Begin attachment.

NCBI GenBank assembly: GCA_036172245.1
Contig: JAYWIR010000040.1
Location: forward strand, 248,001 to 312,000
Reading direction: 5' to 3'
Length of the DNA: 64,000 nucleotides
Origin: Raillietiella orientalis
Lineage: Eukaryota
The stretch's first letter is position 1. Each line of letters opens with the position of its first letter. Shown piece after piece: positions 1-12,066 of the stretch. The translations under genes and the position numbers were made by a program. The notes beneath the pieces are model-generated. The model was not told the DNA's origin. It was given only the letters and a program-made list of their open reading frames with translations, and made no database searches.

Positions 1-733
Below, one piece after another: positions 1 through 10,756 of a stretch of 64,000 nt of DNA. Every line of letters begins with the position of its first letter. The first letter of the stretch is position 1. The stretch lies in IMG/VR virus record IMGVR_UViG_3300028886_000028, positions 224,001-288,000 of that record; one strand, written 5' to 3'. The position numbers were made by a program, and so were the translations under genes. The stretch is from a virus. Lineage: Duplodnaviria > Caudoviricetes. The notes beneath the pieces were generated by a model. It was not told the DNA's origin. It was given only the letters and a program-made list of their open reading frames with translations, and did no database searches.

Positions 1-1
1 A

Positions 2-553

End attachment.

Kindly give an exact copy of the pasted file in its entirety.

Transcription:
NCBI GenBank assembly: GCA_036172245.1
Contig: JAYWIR010000040.1
Location: forward strand, 248,001 to 312,000
Reading direction: 5' to 3'
Length of the DNA: 64,000 nucleotides
Origin: Raillietiella orientalis
Lineage: Eukaryota
The stretch's first letter is position 1. Each line of letters opens with the position of its first letter. Shown piece after piece: positions 1-12,066 of the stretch. The translations under genes and the position numbers were made by a program. The notes beneath the pieces are model-generated. The model was not told the DNA's origin. It was given only the letters and a program-made list of their open reading frames with translations, and made no database searches.

Positions 1-733
Below, one piece after another: positions 1 through 10,756 of a stretch of 64,000 nt of DNA. Every line of letters begins with the position of its first letter. The first letter of the stretch is position 1. The stretch lies in IMG/VR virus record IMGVR_UViG_3300028886_000028, positions 224,001-288,000 of that record; one strand, written 5' to 3'. The position numbers were made by a program, and so were the translations under genes. The stretch is from a virus. Lineage: Duplodnaviria > Caudoviricetes. The notes beneath the pieces were generated by a model. It was not told the DNA's origin. It was given only the letters and a program-made list of their open reading frames with translations, and did no database searches.

Positions 1-1
1 A

Positions 2-553